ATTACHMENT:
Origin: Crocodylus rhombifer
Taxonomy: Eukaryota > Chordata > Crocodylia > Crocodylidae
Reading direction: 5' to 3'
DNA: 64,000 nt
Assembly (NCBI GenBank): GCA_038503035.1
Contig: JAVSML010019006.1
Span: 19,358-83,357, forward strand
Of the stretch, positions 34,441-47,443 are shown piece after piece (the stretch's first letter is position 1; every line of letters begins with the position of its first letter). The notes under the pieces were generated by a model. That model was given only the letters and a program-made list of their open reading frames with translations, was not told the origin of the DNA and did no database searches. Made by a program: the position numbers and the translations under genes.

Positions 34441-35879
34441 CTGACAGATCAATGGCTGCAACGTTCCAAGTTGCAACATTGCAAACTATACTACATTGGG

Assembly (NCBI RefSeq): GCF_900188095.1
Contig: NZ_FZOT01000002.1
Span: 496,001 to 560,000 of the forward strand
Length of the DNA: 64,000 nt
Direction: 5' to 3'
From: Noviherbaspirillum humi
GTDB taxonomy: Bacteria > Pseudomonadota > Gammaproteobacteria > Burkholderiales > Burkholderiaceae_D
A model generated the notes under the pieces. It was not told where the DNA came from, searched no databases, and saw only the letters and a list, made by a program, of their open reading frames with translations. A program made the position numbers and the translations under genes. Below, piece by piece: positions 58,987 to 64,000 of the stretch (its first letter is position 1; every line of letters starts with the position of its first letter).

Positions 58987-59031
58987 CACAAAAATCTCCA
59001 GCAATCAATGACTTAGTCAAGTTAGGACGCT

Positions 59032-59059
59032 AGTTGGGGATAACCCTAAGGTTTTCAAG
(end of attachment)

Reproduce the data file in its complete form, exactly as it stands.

Origin: Crocodylus rhombifer
Taxonomy: Eukaryota > Chordata > Crocodylia > Crocodylidae
Reading direction: 5' to 3'
DNA: 64,000 nt
Assembly (NCBI GenBank): GCA_038503035.1
Contig: JAVSML010019006.1
Span: 19,358-83,357, forward strand
Of the stretch, positions 34,441-47,443 are shown piece after piece (the stretch's first letter is position 1; every line of letters begins with the position of its first letter). The notes under the pieces were generated by a model. That model was given only the letters and a program-made list of their open reading frames with translations, was not told the origin of the DNA and did no database searches. Made by a program: the position numbers and the translations under genes.

Positions 34441-35879
34441 CTGACAGATCAATGGCTGCAACGTTCCAAGTTGCAACATTGCAAACTATACTACATTGGG

Assembly (NCBI RefSeq): GCF_900188095.1
Contig: NZ_FZOT01000002.1
Span: 496,001 to 560,000 of the forward strand
Length of the DNA: 64,000 nt
Direction: 5' to 3'
From: Noviherbaspirillum humi
GTDB taxonomy: Bacteria > Pseudomonadota > Gammaproteobacteria > Burkholderiales > Burkholderiaceae_D
A model generated the notes under the pieces. It was not told where the DNA came from, searched no databases, and saw only the letters and a list, made by a program, of their open reading frames with translations. A program made the position numbers and the translations under genes. Below, piece by piece: positions 58,987 to 64,000 of the stretch (its first letter is position 1; every line of letters starts with the position of its first letter).

Positions 58987-59031
58987 CACAAAAATCTCCA
59001 GCAATCAATGACTTAGTCAAGTTAGGACGCT

Positions 59032-59059
59032 AGTTGGGGATAACCCTAAGGTTTTCAAG